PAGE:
Too Many Rock Stars by Candy J. Starr

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Too Many Rock Stars by Candy J. Starr
(Access All Areas, #1)
Publication date: October 30th 2015
Genres: New Adult, Romance


I don’t date rockers. Don’t sleep with them. Don’t even swap spit. I’ve been working as a band booker at Trouble — the coolest indie rock club in town — long enough to know what a bunch of screwed up, egotistical jerks they are. Some of them might seem okay at first but that’s just because they’ve learnt to hide it better than others.

That would be fine if Razer didn’t keep popping into my office, making himself so annoyingly attractive. And he only gets more insistent when the leather-clad Alex hits town.

While they compete for both rock glory and my affection, I get stuck in the middle but all I really want to do is save my job and the club.

That’s the trouble with my life: too many rock stars.

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He pulled a set of keys out of his pocket.

“You have a car?” I asked.

“Not a car,” he replied, leading me around the corner where some kind of motorbike was parked. I knew nothing about bikes, nothing at all, but that was no regular bike. It was all black and shiny and huge. Like the kind of bike Satan would ride out of Hell.

“I’m not getting on that thing.”

“Don’t be chicken.” He handed me a helmet.

“I am a chicken. This helmet is all that would be coming between me and scrambled brains.” I checked my outfit. Short skirt, bare legs, bare arms. I had far too much flesh exposed. Flesh that could be grazed, bones that could be broken.

“Just a short ride. I’ll take it slow.”

I screwed up my face, trying to decide if I trusted him. “You promise?”

“Pinkie promise,” he said.

“Kinda convenient of you to have a spare helmet. Were you planning this?”

“It pays to be prepared,” he said and flashed me the kind of smile that hit me all the way down to my knickers. A smile that caressed my body and made my hairs stand on end. A dimply smile that won my trust.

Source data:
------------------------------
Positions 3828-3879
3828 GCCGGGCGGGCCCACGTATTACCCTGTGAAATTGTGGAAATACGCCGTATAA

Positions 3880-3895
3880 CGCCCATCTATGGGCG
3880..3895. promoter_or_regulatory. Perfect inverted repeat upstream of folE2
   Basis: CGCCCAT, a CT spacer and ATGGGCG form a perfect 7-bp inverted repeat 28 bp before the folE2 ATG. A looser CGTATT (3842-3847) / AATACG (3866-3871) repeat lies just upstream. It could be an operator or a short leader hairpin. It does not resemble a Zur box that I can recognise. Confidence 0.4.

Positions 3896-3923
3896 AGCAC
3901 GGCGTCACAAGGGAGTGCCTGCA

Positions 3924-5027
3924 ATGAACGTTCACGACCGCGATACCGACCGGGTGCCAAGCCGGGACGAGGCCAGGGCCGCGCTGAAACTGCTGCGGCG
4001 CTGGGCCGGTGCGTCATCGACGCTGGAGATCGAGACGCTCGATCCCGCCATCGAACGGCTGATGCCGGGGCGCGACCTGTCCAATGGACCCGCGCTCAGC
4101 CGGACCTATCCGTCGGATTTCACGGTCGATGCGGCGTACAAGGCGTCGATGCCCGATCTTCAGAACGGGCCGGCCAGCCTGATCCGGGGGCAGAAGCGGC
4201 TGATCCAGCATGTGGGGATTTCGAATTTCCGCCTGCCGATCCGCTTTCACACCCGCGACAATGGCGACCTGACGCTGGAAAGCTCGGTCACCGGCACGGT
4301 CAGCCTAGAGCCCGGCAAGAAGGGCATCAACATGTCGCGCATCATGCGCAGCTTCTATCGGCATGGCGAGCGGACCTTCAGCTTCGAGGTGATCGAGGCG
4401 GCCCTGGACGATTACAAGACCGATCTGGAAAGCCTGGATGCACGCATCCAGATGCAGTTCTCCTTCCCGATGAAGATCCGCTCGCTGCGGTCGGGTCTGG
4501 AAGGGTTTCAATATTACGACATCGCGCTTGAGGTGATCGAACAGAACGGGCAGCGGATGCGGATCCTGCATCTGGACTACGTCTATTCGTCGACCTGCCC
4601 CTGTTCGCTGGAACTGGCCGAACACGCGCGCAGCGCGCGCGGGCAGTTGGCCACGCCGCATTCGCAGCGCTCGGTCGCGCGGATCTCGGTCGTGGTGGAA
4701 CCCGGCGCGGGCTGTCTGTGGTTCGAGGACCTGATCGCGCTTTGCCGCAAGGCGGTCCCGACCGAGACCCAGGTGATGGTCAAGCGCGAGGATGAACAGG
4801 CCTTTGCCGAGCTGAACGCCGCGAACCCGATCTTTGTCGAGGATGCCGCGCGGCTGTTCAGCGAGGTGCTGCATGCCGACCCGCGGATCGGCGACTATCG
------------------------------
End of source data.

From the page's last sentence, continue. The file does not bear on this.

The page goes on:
I put on the helmet.

He started up the bike and within 30 seconds, the panic set in.

“Razer, I’m going to kiiiiiiiiiiiiiillll you,” I screamed. But he couldn’t hear. He’d go slow, he’d said. Just a short ride, he’d said.

I’d never trust that guy again. He drove through the streets like a maniac. We were going to die. I knew it. I’d end up as road kill, so mangled no one would be able to recognise my body.

Actually, I didn’t even want to think about my body. About the way my legs were wrapped around Razer and how I had to press myself tight against him to hold on. Bikes, they were just dirty and wrong. They filled your mind with thoughts of sex and death.

We cut through traffic, narrowly missing a truck and running through a traffic light as it was about to change. My grip on Razer tightened. If I hugged him any tighter, he’d end up with broken ribs and that would serve him right. Except that it might make him crash.

He headed out of the city, picking up speed as we hit the open road. Then he one of the roads going uphill. If I’d thought the city streets were bad, seeing that steep drop down to instant death so close had me white knuckled. I ground my teeth down to bare gums and my body ached from muscle tension.

Killing was too good for him. I’d torture him first. I’d tie him in a room and make him listen to Justin Bieber on repeat. I’d feed him on my cooking. I’d get Carlie to serve him warm beer.

Even though, intellectually, I knew I’d be okay with Razer driving, it felt like he was out of control. He pushed me to the edge of my fear but pulled back to let me know I was safe as soon it got too bad.

When I thought I couldn’t stand it any more, he pulled over, skidding and kicking up gravel.

As soon as I could, I jumped off that bike and pulled off my helmet.

“I’m calling a taxi,” I yelled. “I am NOT going back down that road on that bike.”

He just grinned.

“You said you’d go slowly. You said you wouldn’t go far.”